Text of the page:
actuarial, administration, alumni, awards, bequests, Bill Irwin, boarding school, bonding, campus, capital asset, celebrities, Cherry Lawn School, Chinese, Community, Cornell, counterculture, Department of Education, development officer, donation, drugs, endowment, entrepreneurs, faculty, family, free education, Halsted School, irreverence, Jim Fyfe, land, life expectancy, Lower Hudson Valley, New York Military Academy, Niche, NYMA, Oakland Military Academy, operating expenses, planning, prep school, private school, professionals, progressive education, public school, RCDS, real estate sale, Rockland Country Day School, Rockland County, Scarborough, St. Mary's High School, St. Peter's School, suburbs, teacher, tuition, Tyne Daly, unprofessional, US News & World Report, vanity, wealth
While RCDS succeeded academically and in building connections between students, faculty and administrative staff, I look at some of the elements of the school that hindered its financial success. Even so, it outlasted a number of private schools (some day and some boarding) in the area. It may have also been hindered by diminishing advantages compared to the public school alternatives.
Public school improvement: It is difficult to compare, because either there were no ratings of public schools and school districts when RCDS was founded or those ratings were not archived. What we know is that in recent years, public schools in Rockland have won awards and been well-ranked by independent groups or publications. Since 2000, five elementary schools (two of them twice), one middle school and two high schools have received the Blue Ribbon School of Excellence Award from the U.S. Department of Education. And since 2015, every public school district in Rockland except East Ramapo (the school district with a majority of students going to private schools, mostly yeshivas) has been ranked with an award or among the best by either U.S. News & World Report or Niche (formerly College Prowler). RCDS was founded to provide a quality alternative to the public schools at that time. If the quality of public education has risen to higher levels, it will be harder for parents to justify spending low five-figure tuition costs when their children can get good quality public school education for free.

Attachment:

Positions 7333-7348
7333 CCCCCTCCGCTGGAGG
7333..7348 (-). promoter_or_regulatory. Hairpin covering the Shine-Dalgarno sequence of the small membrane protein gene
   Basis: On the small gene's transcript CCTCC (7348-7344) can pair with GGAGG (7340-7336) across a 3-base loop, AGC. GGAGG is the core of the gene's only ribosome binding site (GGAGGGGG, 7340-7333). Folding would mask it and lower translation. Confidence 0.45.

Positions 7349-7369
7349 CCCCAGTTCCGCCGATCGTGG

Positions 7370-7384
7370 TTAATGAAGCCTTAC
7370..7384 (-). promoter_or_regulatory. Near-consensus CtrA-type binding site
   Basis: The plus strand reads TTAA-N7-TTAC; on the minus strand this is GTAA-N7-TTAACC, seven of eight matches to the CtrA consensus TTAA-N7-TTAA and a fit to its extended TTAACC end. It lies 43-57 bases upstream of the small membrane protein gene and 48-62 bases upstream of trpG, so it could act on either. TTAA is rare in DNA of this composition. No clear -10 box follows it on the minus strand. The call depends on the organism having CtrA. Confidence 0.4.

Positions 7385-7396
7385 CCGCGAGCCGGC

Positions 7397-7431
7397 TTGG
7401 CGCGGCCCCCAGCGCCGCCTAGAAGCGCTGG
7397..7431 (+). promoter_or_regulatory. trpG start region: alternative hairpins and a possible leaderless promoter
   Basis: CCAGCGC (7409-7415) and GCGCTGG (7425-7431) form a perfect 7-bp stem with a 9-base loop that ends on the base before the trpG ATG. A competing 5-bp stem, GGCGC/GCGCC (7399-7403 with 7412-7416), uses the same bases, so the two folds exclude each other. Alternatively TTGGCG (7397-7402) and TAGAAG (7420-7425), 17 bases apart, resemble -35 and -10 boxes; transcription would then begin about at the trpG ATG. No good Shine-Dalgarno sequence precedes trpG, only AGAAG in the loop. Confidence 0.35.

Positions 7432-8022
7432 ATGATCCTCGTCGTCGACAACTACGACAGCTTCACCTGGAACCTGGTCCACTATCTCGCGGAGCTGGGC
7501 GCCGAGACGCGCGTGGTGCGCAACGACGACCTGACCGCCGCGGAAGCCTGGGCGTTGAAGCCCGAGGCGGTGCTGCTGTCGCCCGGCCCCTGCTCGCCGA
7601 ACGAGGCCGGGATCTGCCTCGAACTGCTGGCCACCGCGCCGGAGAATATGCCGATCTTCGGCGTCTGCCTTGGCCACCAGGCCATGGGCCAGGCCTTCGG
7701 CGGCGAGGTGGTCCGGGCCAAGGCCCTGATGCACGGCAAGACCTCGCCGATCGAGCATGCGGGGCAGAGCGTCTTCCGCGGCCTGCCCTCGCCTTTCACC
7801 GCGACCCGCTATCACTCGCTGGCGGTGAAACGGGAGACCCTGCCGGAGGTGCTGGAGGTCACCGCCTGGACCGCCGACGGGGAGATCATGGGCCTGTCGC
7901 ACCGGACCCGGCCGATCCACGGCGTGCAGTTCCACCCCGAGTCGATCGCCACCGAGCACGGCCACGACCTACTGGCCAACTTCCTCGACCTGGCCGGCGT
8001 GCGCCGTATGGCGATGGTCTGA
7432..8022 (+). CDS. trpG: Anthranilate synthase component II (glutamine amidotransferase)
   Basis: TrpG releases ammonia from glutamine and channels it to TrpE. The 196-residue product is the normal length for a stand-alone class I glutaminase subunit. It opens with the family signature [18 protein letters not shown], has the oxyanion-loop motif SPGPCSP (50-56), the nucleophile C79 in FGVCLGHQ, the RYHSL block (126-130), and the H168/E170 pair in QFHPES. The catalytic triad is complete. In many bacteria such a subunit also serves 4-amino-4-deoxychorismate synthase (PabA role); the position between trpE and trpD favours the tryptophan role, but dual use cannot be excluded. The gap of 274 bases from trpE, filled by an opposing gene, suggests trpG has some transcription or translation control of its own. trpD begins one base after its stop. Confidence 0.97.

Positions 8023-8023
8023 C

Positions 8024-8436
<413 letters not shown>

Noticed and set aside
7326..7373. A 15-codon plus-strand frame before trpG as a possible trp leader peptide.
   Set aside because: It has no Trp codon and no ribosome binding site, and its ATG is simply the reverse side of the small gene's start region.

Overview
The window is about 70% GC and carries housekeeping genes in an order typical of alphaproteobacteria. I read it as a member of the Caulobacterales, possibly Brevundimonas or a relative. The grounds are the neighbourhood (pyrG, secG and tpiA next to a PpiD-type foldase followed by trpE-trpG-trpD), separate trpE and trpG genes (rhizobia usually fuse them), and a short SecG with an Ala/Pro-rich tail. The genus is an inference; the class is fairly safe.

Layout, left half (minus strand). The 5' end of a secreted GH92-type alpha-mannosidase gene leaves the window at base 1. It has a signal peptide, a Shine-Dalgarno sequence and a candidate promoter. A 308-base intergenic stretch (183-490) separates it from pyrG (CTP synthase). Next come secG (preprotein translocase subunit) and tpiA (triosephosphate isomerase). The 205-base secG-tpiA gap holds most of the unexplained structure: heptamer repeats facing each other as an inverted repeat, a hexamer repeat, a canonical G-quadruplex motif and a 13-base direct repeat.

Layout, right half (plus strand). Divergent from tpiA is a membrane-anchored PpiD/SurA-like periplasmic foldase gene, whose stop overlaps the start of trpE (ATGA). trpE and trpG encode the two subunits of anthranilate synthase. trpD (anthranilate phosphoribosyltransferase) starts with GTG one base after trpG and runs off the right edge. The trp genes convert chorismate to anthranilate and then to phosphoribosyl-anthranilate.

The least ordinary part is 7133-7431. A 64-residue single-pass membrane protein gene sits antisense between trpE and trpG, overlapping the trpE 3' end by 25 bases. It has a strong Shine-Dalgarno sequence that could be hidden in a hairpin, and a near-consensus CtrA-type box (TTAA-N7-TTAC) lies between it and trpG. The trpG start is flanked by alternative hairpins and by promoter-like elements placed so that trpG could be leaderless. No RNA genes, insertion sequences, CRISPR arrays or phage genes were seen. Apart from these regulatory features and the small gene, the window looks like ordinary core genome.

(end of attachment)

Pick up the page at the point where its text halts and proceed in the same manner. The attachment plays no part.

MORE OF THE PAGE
RCDS culture: While there have been times when the mission of the school has been cloudy and there were different educational philosophies between the founders or board of trustees and the head of school, in general RCDS followed the country day school model of progressive education. What varied over the years was whether the collegiate prep school element would be emphasized or the encouragement of student freedom to explore and develop model would be emphasized. Both elements were present simultaneously regardless of the philosophy from the top down as faculty members varied in their approach. I had teachers in each camp as well as those who tried to balance the two. As a result at least based on the alumni I have known over the years and have recently reconnected with, there is a large dose of irreverence and counterculture among the alumni. While there are a number of professionals (especially the medical profession) and entrepreneurs among the alumni, those who own their own businesses tend to have small businesses. At least in my generation, there was a spirit of anti-materialism at RCDS. And of course there was the drug culture. Some who turned on, tuned in and dropped out didn’t drop very far back in. The bottom line is that while there has been a profound outpouring of devotion to RCDS over the years, especially now that the school has announced its closing, for all these reasons it didn’t translate into a large amount of giving, certainly not enough to keep the school afloat.